Table 2: Descriptive statistics of the classified tweets per user, of our core actors. Min. Mean Median Max Standard deviation Informational tweet 0 10.39 5 173 16.83 Rich tweets 0 67.08 48 1,124 76.84
Next, we examine the large corpus of tweets sent by our identified core actors. We break the tweets into two groups. Rich tweets are any tweets with @mentions or hashtags, or are either @replies or retweets. All remaining tweets are classified as informational, which would be either plain text or tweets with URL. In total, we have 28,199 tweets from 364 core actors. Table 2 presents the descriptive statistics of the counts of informational and rich tweets per user, of our core actors.
To address the question about the types of information activities of the core actors (RQ1), we use statistical methods to test if they lean towards reducing ambiguity or reducing uncertainty. We report the statistics and use visualizations to examine how the core actors utilize Twitter’s rich content features in their information activities (RQ2). Our deeper analysis focuses primarily on the word frequencies of informational tweets and the @mention behavior of rich tweets.
In general, the core actors tend to have higher numbers of rich tweets, compared to their numbers of informative tweets. We perform a paired t-test to test whether the mean difference in tweet types of core actors differs from zero. The test statistic of 13.7 with 363 degrees of freedom associated with p-value of 0.01 indicates that the differences are significant. Thus, consciously or not, the core actors make tradeoffs that emphasize richness, thus reducing ambiguity, rather than providing more information through the information features (tweet text and URLs).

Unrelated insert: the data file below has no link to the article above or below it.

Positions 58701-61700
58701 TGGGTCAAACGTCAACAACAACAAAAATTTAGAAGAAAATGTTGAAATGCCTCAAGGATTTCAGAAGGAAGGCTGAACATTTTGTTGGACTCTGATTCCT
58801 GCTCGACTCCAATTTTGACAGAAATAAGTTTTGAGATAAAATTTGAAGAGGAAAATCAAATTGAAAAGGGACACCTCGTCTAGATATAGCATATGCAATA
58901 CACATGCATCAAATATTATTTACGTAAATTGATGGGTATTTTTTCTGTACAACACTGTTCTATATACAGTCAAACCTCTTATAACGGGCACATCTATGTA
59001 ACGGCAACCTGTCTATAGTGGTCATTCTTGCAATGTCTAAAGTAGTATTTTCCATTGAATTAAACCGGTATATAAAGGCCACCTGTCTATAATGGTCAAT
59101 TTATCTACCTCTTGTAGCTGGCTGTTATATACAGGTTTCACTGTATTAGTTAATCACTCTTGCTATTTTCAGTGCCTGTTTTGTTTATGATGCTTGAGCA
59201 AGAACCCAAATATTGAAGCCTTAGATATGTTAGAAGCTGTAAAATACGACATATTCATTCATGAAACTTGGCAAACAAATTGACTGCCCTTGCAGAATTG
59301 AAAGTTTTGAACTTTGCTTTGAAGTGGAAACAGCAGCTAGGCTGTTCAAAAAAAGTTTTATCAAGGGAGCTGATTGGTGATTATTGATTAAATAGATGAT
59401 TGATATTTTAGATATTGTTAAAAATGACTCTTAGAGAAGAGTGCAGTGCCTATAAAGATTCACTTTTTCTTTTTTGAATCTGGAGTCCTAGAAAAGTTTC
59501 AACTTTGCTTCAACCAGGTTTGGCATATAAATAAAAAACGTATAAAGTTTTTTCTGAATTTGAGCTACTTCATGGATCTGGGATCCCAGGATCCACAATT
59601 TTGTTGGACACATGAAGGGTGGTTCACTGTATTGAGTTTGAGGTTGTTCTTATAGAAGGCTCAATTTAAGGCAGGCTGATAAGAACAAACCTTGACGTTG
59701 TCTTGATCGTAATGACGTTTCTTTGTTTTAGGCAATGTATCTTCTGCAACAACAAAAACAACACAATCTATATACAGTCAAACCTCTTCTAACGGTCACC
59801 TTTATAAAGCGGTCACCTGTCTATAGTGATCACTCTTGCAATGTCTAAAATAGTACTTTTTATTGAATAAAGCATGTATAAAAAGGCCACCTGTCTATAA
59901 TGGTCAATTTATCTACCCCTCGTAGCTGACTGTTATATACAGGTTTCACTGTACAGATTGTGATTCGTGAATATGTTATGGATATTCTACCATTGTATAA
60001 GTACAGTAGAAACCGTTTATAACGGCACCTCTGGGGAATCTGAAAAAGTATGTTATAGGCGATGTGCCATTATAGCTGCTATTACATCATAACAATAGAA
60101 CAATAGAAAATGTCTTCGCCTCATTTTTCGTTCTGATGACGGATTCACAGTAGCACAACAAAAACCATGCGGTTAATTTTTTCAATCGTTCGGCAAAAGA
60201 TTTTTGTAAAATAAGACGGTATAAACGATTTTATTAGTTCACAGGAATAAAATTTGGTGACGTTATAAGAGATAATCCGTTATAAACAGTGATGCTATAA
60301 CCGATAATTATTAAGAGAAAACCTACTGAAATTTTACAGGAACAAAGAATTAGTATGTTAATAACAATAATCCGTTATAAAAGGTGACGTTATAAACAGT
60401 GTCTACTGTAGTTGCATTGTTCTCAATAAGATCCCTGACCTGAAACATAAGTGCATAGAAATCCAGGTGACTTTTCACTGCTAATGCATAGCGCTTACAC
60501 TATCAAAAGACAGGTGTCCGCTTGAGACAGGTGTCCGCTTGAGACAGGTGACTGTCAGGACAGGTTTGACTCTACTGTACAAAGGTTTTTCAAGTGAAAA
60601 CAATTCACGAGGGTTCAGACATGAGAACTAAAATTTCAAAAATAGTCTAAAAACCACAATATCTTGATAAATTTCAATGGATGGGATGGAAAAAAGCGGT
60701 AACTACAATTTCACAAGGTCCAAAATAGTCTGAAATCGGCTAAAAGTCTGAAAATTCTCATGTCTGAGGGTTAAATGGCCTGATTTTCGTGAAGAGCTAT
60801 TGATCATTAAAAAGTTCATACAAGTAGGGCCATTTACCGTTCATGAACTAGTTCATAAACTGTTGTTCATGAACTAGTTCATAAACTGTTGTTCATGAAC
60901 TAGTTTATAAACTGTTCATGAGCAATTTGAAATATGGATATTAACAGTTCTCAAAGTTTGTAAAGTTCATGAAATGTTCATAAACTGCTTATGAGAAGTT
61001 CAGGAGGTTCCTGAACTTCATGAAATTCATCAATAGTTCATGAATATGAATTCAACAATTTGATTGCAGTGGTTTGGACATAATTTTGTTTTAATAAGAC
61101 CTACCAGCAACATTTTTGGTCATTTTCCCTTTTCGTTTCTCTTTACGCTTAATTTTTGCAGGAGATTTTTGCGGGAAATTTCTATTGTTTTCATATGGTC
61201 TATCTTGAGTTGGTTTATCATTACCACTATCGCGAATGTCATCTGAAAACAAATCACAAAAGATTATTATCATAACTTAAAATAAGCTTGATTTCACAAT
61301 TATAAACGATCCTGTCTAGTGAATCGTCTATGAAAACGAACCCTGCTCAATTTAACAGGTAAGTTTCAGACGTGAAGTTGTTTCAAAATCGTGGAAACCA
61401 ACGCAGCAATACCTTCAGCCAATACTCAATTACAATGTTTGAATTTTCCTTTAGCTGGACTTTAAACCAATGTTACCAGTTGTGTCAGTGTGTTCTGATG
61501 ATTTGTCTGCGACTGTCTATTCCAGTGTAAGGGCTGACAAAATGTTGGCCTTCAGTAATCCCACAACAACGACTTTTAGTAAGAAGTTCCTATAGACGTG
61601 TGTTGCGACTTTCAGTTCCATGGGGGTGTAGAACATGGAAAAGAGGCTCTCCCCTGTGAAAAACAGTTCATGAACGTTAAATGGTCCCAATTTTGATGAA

We look further into the corpus of informational tweets to get a sense of topics core users may have been trying to reduce uncertainty around. From 3,782 tweets, approximately 35 percent contains at least one URL and the average length of tweets is 77 characters. We generate a word cloud to visualize the kinds of content created by the core actors.
Figure 2 illustrates the top 150 words in the informational tweets after removing hashtags and keywords used for constructing the collection. The most frequent words by far are police and protester. We also see several city/country names such as Oakland, London and India. Another group seems to relate to critical issues such as arrest, dead, hunger and ill. Perhaps core users were informing activists about these critical issues within certain places. Additional work may shed light on this.